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Scala Traits doubt.

vivek srivastava
Ranch Hand

Joined: Nov 30, 2007
Posts: 39
As I was reading about trait, it seems to me that this is same as abstract class.
Could anyone please clarify that :-
Can we assume Trait same as abstract class? If not, then what is the difference between these two?

Thanks,
Vivek
Daniel Gronau
Greenhorn

Joined: Oct 06, 2009
Posts: 1
Traits are like abstract classes, because you can have abstract or concrete methods. On the other hand traits are like interfaces, because they have no constructors, and a class can extend/implement more than one trait, which gives a limited form of "multiple inheritence" (behind the scene it is still single inheritance by a linearization process), but without many of the problems (like the diamond problem). Traits are not a new invention, they are used in other languages as well, but often under the name "Mix-in".

Traits are very flexible and can be used in several pattern, which are not possible with abstract classes and/or interfaces, see e.g. http://www.artima.com/scalazine/articles/selfless_trait_pattern.html or http://www.artima.com/scalazine/articles/stackable_trait_pattern.html

Deron Fuller
Greenhorn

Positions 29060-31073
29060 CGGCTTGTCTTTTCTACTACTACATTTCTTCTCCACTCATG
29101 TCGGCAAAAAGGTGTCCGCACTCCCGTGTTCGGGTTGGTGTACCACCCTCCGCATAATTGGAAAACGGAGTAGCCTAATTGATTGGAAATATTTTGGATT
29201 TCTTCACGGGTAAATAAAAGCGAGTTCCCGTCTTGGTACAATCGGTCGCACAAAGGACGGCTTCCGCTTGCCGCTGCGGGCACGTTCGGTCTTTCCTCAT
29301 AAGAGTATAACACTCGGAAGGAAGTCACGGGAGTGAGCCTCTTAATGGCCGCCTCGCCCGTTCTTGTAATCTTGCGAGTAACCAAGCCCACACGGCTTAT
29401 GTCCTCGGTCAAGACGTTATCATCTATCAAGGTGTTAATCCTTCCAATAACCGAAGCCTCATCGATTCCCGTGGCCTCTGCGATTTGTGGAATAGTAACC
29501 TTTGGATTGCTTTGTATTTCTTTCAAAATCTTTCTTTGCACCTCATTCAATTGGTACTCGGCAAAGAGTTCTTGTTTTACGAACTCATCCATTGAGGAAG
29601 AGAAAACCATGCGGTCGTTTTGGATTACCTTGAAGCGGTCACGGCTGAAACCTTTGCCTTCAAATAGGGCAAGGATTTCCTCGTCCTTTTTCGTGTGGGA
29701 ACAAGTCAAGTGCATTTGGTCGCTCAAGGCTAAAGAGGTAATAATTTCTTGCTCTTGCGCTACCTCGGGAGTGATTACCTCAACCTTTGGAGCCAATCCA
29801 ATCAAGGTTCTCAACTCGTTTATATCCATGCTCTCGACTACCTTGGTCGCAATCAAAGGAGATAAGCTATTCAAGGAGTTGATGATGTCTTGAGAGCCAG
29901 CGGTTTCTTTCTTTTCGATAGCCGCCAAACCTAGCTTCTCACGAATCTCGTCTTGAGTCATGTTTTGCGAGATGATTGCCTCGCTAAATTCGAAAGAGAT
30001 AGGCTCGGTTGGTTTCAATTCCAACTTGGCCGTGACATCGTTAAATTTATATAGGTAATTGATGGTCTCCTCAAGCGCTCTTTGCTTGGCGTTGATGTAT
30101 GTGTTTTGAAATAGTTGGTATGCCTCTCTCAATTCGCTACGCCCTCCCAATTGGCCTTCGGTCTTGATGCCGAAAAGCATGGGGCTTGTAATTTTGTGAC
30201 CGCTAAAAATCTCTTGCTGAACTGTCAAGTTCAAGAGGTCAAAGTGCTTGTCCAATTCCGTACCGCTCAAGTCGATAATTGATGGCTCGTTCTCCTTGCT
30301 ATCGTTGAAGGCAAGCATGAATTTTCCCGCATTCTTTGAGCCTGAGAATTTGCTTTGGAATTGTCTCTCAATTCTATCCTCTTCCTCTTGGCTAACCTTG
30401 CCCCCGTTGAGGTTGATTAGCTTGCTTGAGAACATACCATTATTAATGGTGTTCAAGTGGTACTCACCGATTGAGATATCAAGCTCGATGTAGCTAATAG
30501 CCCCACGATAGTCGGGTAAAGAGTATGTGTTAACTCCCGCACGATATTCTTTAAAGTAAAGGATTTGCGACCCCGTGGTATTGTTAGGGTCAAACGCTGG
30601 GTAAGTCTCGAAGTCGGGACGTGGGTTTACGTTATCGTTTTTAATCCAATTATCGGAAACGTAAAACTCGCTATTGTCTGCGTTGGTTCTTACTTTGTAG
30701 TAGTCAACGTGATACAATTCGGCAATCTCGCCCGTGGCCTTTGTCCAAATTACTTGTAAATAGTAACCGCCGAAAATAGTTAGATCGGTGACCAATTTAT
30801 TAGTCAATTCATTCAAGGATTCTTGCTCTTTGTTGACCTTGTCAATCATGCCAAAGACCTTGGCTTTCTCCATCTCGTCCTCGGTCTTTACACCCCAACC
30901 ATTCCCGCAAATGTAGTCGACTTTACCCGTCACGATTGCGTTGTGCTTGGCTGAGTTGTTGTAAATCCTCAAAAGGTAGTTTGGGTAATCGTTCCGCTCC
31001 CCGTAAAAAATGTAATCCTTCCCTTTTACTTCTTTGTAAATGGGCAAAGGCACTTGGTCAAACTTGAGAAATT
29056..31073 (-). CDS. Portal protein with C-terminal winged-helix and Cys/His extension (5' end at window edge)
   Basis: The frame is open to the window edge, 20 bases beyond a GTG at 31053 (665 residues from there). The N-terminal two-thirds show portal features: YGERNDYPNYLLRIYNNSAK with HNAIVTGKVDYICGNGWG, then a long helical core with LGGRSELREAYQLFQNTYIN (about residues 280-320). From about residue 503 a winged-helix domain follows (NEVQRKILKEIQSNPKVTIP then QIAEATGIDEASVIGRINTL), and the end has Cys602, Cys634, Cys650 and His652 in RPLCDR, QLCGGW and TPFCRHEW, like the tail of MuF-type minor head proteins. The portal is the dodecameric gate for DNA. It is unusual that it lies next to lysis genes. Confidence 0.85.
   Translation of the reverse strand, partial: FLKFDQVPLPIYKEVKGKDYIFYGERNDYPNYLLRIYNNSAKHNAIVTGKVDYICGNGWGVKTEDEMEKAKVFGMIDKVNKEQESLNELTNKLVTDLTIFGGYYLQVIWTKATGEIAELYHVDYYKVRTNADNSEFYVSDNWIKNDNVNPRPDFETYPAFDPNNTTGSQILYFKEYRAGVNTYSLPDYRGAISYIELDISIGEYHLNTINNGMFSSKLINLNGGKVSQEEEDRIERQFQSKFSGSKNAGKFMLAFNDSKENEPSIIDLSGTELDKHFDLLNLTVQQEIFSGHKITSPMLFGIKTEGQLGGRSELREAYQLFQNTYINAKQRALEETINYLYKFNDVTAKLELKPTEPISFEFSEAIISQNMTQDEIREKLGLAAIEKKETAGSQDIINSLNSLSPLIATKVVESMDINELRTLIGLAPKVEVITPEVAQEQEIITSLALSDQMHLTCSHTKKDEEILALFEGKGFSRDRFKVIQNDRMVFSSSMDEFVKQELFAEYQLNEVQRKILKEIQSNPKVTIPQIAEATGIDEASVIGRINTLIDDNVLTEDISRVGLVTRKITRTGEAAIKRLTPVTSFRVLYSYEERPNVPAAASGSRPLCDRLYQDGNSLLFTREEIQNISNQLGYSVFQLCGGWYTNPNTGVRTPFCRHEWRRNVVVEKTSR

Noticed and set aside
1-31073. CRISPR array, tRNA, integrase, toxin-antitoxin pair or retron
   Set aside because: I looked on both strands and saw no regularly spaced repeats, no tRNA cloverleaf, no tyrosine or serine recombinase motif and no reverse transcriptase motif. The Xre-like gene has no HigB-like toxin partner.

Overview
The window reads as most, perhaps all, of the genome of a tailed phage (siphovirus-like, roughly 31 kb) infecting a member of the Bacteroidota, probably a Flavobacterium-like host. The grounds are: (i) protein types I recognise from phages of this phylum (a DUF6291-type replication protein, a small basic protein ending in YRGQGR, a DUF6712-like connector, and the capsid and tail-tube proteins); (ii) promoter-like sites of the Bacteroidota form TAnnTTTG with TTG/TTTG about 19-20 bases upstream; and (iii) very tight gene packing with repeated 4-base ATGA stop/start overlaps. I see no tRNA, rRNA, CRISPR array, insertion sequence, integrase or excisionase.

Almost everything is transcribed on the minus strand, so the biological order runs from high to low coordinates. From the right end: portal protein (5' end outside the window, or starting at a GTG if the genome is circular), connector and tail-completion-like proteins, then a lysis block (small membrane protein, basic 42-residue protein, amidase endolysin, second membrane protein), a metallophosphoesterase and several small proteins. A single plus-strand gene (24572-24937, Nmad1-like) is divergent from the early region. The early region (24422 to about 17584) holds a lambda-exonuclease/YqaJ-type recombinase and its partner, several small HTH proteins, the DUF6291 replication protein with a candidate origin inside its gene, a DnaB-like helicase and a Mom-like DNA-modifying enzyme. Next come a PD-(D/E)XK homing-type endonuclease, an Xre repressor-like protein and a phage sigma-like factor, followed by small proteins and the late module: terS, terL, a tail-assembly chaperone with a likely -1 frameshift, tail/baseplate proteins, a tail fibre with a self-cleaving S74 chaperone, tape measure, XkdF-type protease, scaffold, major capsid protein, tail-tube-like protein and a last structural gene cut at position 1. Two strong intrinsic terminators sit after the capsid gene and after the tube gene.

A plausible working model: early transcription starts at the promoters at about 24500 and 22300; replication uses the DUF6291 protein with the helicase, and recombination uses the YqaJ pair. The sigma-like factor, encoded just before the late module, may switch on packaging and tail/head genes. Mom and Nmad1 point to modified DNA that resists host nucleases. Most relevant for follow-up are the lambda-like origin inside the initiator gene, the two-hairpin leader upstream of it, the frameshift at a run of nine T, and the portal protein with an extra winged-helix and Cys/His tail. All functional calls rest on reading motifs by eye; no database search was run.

Joined: Mar 03, 2009
Posts: 6
I believe the difference is that Traits allow you to define abstract members as well as full method definitions.

I've only recently begun to learn scala but I think this link is a good summation of scala's abstract classes and traits from a java programmers point of view.

http://www.codecommit.com/blog/scala/scala-for-java-refugees-part-5

vivek srivastava
Ranch Hand

Joined: Nov 30, 2007
Posts: 39
Thanks! I got your point. So we can say that "trait" is like an abstract class in java with the difference that we can use trait in multiple inheritance with "extends" and "with" keyword.
Inca Nauthiz
Greenhorn

Joined: Nov 21, 2008
Posts: 8
Trait is much more similar to Java interface than to abstract class. As it was mentioned before, trait does not have constructor – it implies that trait is not meant for instantiation by itself.
It is generally used to add some stuff to existing classes. And all interface-related patterns are implemented with traits, too.


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